He made the case that the renewed investigations must also focus on the lawmakers themselves-- the ones who failed in their oversight duties. First and foremost is Larsen, of course, who took $47,245 from the airline industry last cycle, second among Democrats only to House Transportation Committee Chair Pete DeFazio. The Republican ranking member, a similarly corrupt scumbag, Garret Graves of Louisiana accepted almost as much as Larsen last year ($38,500). Nice ole bipartisan corruption! The other Democratic members on committee on the take include Julia Brownley (New Dem-CA) and Cheri Bustos (New Dem-IL). It's a New Dem kind of thing-- they teach it in New Dem school.


Last cycle, Boeing spent $7,693,818 on legalistic bribes to Congress. Most of the bribery was laundered through the party committees:

  • McConnell's Senate leadership Fund- $750,000

  • Schumer's Senate Majority PAC- $250,000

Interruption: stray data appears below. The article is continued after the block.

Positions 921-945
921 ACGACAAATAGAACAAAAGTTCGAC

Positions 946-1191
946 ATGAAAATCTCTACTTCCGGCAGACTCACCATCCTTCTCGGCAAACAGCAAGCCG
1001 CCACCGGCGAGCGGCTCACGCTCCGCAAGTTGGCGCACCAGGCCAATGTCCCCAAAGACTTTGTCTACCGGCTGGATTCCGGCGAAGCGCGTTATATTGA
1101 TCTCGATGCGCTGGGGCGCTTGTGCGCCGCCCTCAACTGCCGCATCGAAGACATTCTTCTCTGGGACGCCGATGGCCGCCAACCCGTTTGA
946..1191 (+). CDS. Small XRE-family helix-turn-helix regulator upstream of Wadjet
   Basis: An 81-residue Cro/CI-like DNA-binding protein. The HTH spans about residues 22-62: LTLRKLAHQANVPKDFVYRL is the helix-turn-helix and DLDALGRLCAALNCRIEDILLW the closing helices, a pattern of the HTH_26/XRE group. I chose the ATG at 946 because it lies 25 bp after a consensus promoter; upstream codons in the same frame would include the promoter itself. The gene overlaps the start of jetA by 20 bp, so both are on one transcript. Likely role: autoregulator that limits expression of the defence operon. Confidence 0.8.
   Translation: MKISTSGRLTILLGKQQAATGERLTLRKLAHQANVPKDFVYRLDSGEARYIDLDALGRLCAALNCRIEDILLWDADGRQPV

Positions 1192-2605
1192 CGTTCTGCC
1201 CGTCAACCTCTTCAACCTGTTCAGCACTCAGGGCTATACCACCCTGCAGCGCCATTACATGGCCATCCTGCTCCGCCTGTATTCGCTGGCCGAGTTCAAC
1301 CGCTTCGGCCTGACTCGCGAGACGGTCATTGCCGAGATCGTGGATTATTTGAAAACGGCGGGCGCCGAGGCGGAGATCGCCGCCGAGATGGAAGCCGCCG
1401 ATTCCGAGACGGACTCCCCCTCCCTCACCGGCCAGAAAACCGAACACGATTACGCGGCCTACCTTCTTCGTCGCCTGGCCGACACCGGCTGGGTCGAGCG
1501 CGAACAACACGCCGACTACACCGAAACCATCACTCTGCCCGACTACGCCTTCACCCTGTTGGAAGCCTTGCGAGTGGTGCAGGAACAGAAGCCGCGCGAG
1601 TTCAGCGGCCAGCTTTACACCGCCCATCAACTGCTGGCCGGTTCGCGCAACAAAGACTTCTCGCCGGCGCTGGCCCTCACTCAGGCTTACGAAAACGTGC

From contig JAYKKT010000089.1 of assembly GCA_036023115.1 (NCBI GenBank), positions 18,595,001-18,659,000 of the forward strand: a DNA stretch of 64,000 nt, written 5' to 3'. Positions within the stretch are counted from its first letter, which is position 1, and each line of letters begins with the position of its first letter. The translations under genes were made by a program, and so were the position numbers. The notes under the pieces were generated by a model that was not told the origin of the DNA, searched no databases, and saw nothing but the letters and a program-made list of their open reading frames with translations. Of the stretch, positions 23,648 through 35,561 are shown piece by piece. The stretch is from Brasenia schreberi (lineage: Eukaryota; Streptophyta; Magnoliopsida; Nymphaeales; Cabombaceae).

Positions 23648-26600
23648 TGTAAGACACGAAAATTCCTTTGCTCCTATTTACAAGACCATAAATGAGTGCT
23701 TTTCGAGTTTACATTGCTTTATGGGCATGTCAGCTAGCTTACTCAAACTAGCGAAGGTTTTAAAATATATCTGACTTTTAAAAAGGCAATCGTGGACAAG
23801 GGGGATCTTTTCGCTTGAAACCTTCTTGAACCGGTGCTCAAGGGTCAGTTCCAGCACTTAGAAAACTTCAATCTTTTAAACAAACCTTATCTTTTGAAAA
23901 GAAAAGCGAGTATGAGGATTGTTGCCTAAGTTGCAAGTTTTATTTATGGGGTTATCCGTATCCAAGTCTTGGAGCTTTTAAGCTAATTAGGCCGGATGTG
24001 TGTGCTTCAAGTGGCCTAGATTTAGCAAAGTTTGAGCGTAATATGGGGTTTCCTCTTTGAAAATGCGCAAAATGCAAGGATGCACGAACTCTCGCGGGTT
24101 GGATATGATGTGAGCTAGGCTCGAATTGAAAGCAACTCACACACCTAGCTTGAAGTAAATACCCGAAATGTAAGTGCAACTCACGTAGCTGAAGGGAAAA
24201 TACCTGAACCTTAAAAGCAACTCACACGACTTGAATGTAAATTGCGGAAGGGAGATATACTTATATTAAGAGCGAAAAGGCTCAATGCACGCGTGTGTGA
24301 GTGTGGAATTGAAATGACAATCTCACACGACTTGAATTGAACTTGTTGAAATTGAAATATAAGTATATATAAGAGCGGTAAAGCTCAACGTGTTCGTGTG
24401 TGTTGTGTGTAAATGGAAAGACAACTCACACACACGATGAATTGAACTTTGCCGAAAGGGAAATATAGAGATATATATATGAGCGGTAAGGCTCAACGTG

• NRSC- $210,445

  • DSCC- $210,000

  • DCCC- $180,000

  • NRCC- $120,000

  • RNC- $31,025

Jason told the media yesterday that "The accountability for these crashes is not only with the FAA, but with the failed oversight of the FAA by the House Aviation Subcommittee. The subcommittee knew of problems with the FAA’s Organization Designation Authorization program as far as as 2012. The problems they seek to investigate further now should have been looked into a decade ago." He further told me today that he'd be "disappointed if no progressive media outlets look into this further. This a unique opportunity for a progressive, no corporate money candidate to go toe-to-toe with the poster boy for lobbying-centered corruption, highlighting circumstances where that corruption led directly to the deaths of members of the public. If the media ignore this, they are also failing in their jobs as oversight."

Call's communications director noted that:


In 2013 when Larsen was named ranking member of the subcommittee, he committed to “making sure the FAA streamlines its testing and safety certification process for new technology and equipment.” During Congressional investigations into battery fires on board the new 787 in 2013, Rep. Larsen acknowledged problems in FAA’s safety certification process, yet he pushed for no substantive changes at FAA to address it.